The Kosher Gourmet by Steve Petusevsky Exploring ingredients as edible-stuffed containers (TWO RECIPES + TIPS & TECHINQUES)

Jewish World Review Jan 29, 2013/ 18 Shevat, 5773

Our ninja president: Obama arrogates to himself the power to kill Americans

By Jack Kelly

http://www.JewishWorldReview.com | Remember how outraged liberals said they were when they learned that three al-Qaida bigwigs were waterboarded? If so, you may wonder why liberals haven't been more vocal about the vague criteria the Obama administration uses to justify killing American citizens suspected of terrorism.

Waterboarding is an "enhanced interrogation technique" in which the prisoner is strapped to a board, his feet above his head. After the prisoner's face is covered with cellophane or a towel, water is poured onto it. Water doesn't actually enter the prisoner's mouth or nose, but the prisoner feels as if he is drowning.

Waterboarding creates so much panic that few can resist it. CIA officers and military personnel waterboarded as part of their training break, on average, in just 14 seconds.

After they were waterboarded, the al-Qaida big shots disclosed information that prevented attacks on Los Angeles and London, according to intelligence officials. A scene in the movie "Zero Dark Thirty" indicates that Osama bin Laden's hideout was located in part by information obtained from waterboarding.

No matter, say outraged liberals. Waterboarding is torture. When we use their techniques, the terrorists win. Our reputation is besmirched; our civil liberties endangered.

To describe firsthand how awful it is, several journalists arranged to be waterboarded. Which supports the argument that waterboarding isn't torture. No journalists have volunteered to have their fingernails pulled out or electrodes attached to their genitals.

Torture, according to Merriam-Webster, is "the infliction of intense pain (as from burning, crushing or wounding) to punish, coerce or afford sadistic pleasure." Federal law defines torture as "severe mental or physical pain," and mental pain as "prolonged mental harm." Because waterboarding inflicts neither physical pain nor prolonged mental harm, it isn't torture, said the Justice Department during the George W. Bush administration.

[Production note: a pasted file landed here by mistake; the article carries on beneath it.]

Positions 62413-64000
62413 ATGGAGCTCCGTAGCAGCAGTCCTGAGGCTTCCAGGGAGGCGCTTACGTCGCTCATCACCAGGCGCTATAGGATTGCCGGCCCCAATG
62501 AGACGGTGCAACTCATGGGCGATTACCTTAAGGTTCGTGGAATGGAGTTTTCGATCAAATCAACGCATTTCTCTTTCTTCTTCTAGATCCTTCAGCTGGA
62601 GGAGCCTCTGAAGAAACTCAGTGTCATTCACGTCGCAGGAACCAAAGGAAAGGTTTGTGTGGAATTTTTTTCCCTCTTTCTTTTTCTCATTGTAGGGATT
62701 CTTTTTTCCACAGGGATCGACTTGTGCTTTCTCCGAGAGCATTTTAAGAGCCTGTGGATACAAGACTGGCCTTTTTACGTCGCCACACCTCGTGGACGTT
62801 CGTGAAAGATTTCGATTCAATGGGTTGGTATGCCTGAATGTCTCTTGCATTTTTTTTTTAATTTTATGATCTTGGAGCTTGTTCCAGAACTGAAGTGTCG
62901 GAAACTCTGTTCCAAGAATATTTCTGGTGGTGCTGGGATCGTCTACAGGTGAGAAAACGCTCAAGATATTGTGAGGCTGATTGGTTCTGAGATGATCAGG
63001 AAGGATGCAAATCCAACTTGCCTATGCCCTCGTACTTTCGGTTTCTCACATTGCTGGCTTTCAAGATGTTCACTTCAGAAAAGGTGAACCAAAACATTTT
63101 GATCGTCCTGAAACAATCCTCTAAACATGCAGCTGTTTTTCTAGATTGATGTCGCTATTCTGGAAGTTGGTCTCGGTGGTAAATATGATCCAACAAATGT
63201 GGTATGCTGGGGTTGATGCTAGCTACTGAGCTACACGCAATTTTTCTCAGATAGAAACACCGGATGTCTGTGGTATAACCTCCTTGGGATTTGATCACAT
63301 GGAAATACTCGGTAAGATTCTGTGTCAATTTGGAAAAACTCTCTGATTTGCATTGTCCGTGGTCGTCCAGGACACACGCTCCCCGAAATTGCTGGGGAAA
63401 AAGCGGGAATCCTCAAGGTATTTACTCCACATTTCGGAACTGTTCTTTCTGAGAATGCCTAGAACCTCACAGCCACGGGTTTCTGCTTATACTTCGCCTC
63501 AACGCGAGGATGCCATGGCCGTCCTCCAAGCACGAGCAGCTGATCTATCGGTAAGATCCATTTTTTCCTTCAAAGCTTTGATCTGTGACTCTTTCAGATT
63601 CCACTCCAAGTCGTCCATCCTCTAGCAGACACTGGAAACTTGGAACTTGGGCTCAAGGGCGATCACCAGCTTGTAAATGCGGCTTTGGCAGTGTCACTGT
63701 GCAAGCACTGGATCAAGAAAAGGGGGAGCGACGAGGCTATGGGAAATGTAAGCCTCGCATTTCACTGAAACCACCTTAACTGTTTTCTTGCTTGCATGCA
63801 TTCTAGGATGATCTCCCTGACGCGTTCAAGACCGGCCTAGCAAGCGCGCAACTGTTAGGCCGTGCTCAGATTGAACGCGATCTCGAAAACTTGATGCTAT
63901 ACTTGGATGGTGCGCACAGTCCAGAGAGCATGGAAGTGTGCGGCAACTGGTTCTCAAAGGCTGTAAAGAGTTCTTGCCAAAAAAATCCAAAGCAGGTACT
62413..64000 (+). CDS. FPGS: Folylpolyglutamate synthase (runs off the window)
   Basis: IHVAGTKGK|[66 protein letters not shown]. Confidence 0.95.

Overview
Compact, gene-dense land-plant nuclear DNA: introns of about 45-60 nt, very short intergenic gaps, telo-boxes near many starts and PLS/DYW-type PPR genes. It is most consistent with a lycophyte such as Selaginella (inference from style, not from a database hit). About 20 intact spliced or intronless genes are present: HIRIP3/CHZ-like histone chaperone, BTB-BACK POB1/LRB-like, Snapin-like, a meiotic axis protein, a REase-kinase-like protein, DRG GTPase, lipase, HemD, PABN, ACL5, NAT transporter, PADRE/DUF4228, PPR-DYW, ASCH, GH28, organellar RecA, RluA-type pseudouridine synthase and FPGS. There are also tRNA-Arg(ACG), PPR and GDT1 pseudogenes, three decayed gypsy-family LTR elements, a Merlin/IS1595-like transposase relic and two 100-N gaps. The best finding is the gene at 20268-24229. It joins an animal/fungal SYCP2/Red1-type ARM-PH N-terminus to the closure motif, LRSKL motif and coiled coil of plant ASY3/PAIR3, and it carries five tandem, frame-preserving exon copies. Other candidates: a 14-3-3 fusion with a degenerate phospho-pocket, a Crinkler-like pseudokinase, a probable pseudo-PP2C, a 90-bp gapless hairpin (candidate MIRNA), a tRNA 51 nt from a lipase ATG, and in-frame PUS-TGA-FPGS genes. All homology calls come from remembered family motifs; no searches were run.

My point isn't that liberals are wrong about waterboarding (though they are). But if their concerns about waterboarding were genuine, they'd be more alarmed by journalist Michael Isikoff's revelations on NBC about the Obama administration's legal justifications for killing American citizens with drones.

The Justice Department "white paper" on which Mr. Isikoff based his story "portrays an administration prepared to justify the killing of U.S. citizens on gut feelings," said Reuters columnist Jack Shafer.

A federal judge agrees. The Obama administration's reasoning has been set out "in cryptic and imprecise ways, generally without citing any statute or court decision that justifies its conclusions," wrote Judge Colleen McMahon last month.

The Bush administration briefed congressional leaders on the waterboarding of the al-Qaida bigwigs. (Former House Speaker Nancy Pelosi was caught in an embarrassing lie when she denied this was so.) But the first time members of Congress saw the Justice Department memo on drones was when Mr. Isikoff appended a copy to his report.

The New York Times and the ACLU have sued to gain access to Justice Department memoranda on drone strikes. Judge McMahon said she was unable to order their release because of "the thicket of laws and precedents that effectively allow the executive branch of our government to proclaim as perfectly lawful certain actions that seem on their face incompatible with our Constitution and laws while keeping the reasons for the conclusion a secret."

The president finally relented and released the memos to congressional intelligence committees the night before last week's confirmation hearing of his nominee for CIA director, John Brennan.

Civilian deaths from drone strikes are in "the single digits" each year, the administration claims. But outside groups (relying on arguably specious sources) claim up to 15 percent of the 2,500 to 3,000 people killed in them have been noncombatants.

Drone strikes dodge the difficult questions about detention which plagued President Bush. But they do terror suspects rather more harm than waterboarding would. And it's difficult to interrogate a dead terrorist.

There's no evidence drones have been used to kill any U.S. citizen that we all wouldn't agree is a terrorist. But it is unconstitutional as well as unwise for the government to kill a U.S. citizen without "due process of law." That President Obama asserts the power to do this without oversight from Congress should alarm genuine civil libertarians.

As James Joyner of the Atlantic Council put it: "The notion that the government can compile a list of citizens for killing, not tell anyone who's on it or how they got there, is simply un-American."

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JWR contributor Jack Kelly, a former Marine and Green Beret, was a deputy assistant secretary of the Air Force in the Reagan administration.